Whoop Lowers Wearable Subscription Price; CEO Says Move Comes As Other Fitness Companies are ‘Going the Other Direction’ & Reveals Upcoming Features
Will Whoop’s lower price model attract more wearable consumers to its human performance device?
Great news for fitness consumers who have been eyeing a wearable: Whoop has announced it’s lowering its subscription prices.
Whoop founder and CEO Will Ahmed took to social media to announce the new pricing structure that impacts Whoop’s 12 and 24-month membership platforms – the lowest it’s ever been in the brand’s history.
For those who joined Whoop before the announcement, Ahmed noted that those consumers would be granted a 1-3 month extension based on their membership type.
“We want as many people as possible to be able to improve their health. This will make Whoop more accessible than ever before,” Ahmed said in the clip.
Whoop annual subscription prices will decrease from $300 to $239, and 24-month subscriptions will drop from $480 to $399. Whoop’s monthly membership will remain $30 with a 12-month commitment.
The ACSM named wearable tech as one of the top trends for this year.
Whoop’s CEO also confirmed that additional features are underway, including stress monitoring, a weight lifting feature to track reps, muscular strain scoring, new recovery details, and an updated home redesign.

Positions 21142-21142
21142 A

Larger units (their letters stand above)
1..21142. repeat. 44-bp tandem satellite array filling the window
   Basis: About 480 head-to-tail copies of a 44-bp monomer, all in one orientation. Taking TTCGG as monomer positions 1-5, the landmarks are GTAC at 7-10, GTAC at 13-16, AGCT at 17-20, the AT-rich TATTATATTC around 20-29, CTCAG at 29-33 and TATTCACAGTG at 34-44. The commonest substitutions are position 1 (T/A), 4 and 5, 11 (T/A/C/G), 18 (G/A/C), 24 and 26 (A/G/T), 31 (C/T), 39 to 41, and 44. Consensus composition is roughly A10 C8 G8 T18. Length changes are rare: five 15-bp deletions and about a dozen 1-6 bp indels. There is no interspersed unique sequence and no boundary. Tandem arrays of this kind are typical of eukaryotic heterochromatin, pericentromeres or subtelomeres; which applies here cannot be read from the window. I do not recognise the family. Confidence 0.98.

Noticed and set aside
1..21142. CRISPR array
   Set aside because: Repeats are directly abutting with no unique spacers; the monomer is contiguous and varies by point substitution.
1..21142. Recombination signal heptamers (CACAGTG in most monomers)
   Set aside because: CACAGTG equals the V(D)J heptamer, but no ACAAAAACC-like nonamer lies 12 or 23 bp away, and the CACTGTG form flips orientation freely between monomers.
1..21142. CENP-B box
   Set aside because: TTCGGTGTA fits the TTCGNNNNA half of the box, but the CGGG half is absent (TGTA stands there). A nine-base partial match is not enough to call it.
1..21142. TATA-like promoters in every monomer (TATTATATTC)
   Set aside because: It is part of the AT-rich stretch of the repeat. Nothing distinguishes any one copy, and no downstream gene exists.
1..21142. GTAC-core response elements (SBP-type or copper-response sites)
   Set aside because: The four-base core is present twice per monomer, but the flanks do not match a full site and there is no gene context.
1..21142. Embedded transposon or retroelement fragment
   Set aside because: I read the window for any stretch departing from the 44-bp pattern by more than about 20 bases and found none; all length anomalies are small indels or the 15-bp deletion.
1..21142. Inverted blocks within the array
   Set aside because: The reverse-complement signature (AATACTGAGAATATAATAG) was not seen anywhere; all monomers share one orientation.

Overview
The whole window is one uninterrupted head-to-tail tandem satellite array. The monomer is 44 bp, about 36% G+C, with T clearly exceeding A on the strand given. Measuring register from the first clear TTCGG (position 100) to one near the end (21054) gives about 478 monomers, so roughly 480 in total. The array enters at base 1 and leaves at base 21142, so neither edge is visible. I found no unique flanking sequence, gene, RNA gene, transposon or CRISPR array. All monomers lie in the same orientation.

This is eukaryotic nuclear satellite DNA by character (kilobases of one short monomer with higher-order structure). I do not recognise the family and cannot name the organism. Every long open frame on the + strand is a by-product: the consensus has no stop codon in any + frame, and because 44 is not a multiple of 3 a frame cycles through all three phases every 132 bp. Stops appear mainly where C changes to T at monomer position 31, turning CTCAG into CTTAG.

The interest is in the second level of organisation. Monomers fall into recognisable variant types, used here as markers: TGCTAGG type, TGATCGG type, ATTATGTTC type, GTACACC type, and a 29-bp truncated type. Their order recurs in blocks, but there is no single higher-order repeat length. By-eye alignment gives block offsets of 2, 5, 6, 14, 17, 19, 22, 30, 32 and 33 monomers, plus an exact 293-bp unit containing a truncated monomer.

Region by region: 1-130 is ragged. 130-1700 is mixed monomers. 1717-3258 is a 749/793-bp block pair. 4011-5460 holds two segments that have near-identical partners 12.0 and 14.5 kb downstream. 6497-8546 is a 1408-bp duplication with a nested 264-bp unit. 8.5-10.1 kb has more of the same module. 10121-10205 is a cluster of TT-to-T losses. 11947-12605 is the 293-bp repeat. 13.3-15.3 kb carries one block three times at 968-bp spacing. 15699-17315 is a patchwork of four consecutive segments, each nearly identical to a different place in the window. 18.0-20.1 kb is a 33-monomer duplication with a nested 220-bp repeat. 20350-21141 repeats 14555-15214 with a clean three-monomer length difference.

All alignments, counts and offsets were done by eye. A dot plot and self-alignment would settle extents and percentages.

The changes are slated to roll out in the next few months.
As Ahmed noted during his announcement, the lowered pricing is coming at a time when other fitness companies are going in the other direction. While he didn’t name names, there has been a trend of price increases as of late.
At the start of the year, connected rowing brand Hydrow announced another round of layoffs and a monthly membership price increase from $38 to $44 in the US for new members. Tonal also conducted layoffs earlier this year and announced the cost of its Tonal trainer would increase by $500 and a membership price hike from $49 to $59.95.
Gamified cycling platform Zwift is also considering a price increase. Eric Min, co-founder and co-CEO of Zwift, recently addressed the company’s $15 a month subscription fee, stating that it isn’t sustainable in the long run term. He confirmed that Zwift is exploring locked annual memberships but noted that the cycling platform hadn’t raised prices since 2017.
Fitness-focused software company Strava also announced a price bump, dependent upon the consumer’s region, whether they are a monthly or yearly subscriber, and whether they purchased their Strava subscription before November 23, 2022.
Whoop laid off employees in its B2B corporate health arm this January, following a 15% reduction in staff last summer.
The human performance company recently teamed with wellness brand Hyperice to better educate fitness enthusiasts about the value of recovery to their health and performance.
Courtney Rehfeldt has worked in the broadcasting media industry since 2007 and has freelanced since 2012. Her work has been featured in Age of Awareness, Times Beacon Record, The New York Times, and she has an upcoming piece in Slate. She studied yoga & meditation under Beryl Bender Birch at The Hard & The Soft Yoga Institute. She enjoys hiking, being outdoors, and is an avid reader. Courtney has a BA in Media & Communications studies.